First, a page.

Ok, so I just had to make a post about how much I love it when people can write fabulously based on certain circumstances. I very much appreciate creative lyrics, deeply moving religious speeches, and hilariously funny comedians. You name it, if the writer/speaker has a knack for writing something specific, it with shine through. What pushed me to make this post was an email I received from one of my professors. The story goes as follows:
We were in class and one of the students requested that we move back the deadline for an essay we have to write. My teacher (as well as a few students, including myself) found this suggestion absurd, since the newly proposed deadline was the day before out midterm, which would leave people furiously trying to finish the essay instead of studying for the midterm. But, my teacher being the way he is, and with this being a course in Early American History, when a written proposal was thrust into my teacher's hand he could not help but turn the matter over to the people (i.e. students). And so, we had a democratic vote, and an appalling percentage (basically all but my friend and I - at least that's all I could see) voted to move the deadline back.
Ok, so I just have to pause here for a second and vent what I was thinking. So, for this assignment we had to read "A Midwife's Tale," by Laurel Thatcher Ulrich (about 350 pages), and then write a three-page paper based on an assigned topic. So here are the thoughts that I was experiencing during this democratic revolution (and am still thinking about to this moment):
1. We've known about this assignment since the very beginning of the course
2. The midterm is worth WAY more points that this
3. In reality you could write the essay without reading the whole book
4. Reminders to read the book showed up on the syllabus two weeks ago
5. And get this, the biggest one of all: THE ESSAY IS ONLY THREE PAGES LONG!!!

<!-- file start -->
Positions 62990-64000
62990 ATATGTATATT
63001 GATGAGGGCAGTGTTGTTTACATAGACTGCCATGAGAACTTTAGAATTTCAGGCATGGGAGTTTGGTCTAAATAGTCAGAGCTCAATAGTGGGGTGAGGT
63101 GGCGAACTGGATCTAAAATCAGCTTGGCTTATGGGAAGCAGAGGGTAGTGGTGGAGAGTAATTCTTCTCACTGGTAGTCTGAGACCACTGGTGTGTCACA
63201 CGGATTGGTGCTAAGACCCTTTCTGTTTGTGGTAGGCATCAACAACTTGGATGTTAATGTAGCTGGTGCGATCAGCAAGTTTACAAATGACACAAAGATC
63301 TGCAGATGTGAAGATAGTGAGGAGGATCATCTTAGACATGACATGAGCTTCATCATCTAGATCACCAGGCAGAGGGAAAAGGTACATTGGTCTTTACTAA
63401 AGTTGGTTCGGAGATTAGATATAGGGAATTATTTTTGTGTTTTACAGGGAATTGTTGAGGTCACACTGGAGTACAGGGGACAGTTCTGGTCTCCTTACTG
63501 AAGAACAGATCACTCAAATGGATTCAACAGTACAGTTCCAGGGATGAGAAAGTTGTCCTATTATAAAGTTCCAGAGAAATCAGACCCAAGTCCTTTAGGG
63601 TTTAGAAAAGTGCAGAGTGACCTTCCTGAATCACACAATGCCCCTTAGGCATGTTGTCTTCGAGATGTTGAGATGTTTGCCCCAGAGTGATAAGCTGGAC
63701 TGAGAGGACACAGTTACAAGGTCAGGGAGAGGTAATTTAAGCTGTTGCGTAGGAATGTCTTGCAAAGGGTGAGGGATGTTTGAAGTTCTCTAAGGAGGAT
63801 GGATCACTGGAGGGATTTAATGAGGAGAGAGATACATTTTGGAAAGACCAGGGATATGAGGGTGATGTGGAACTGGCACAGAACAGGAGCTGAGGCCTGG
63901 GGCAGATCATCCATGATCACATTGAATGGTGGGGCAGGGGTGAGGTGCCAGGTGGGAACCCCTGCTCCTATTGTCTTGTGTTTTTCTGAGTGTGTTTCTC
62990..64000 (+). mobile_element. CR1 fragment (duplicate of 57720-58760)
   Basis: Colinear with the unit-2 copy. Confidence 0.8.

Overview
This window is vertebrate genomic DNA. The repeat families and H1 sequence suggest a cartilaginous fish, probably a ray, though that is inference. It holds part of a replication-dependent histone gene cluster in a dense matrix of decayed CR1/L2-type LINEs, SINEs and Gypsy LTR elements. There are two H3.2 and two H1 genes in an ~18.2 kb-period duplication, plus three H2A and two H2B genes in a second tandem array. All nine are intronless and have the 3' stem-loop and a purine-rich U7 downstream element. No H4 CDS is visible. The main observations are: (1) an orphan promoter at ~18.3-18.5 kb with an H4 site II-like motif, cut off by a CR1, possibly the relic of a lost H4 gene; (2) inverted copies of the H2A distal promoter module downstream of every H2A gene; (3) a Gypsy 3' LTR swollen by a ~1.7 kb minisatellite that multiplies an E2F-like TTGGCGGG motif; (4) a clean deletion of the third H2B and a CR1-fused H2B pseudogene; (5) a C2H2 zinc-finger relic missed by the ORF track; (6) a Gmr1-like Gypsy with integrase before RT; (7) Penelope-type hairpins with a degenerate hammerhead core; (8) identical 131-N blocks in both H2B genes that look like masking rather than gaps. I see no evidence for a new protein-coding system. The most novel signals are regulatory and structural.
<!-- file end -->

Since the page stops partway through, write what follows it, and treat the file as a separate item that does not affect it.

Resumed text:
Does anyone else see the absurdity of this situation? Clearly these people are not writers. Maybe it is because this is really a freshman class and I'm in my last semester as a senior. Maybe it is because I'm a writer. Maybe it's because I specialize in this particular area of history. Either way, I still think they are crazy.
SO, back to the point of this essay! My teacher is fantastic in his every day rhetoric (just today he said another thing I just had to write down because it sounded so grand: "You were adding arrows to the quiver of your rhetorical arsenal!" - Speaking of the many short essays we have already written in preparation for our essay-based midterm next week). Due to the vote that took place in class, the deadline for the essay was changed, and to make sure everyone knew about it my professor sent out the following email, which still has me laughing:
You, the People (i.e., unruly mob, unwashed masses, foul tyranny of the majority, etc.):
Owing to a minor democratic revolt against my benevolent, yet admittedly absolute, power, I have adjusted the deadline for the Midwife's Tale essay:
The essay is now due by 9 am on Wednesday, February 22. You can still turn it in any time before then, of course.
I trust that this revolution will remain of the "Glorious" variety, in the sense that it merely secures limited privileges/protections from my benevolent hand but does not entail a general reconsideration of my despotic, er, monarchical rule. Don't make me close Boston Harbor.
In utter and complete power,
I personally will be perfectly content and will be turning in my essay of 1,250 words by Friday, February 17 - the original deadline.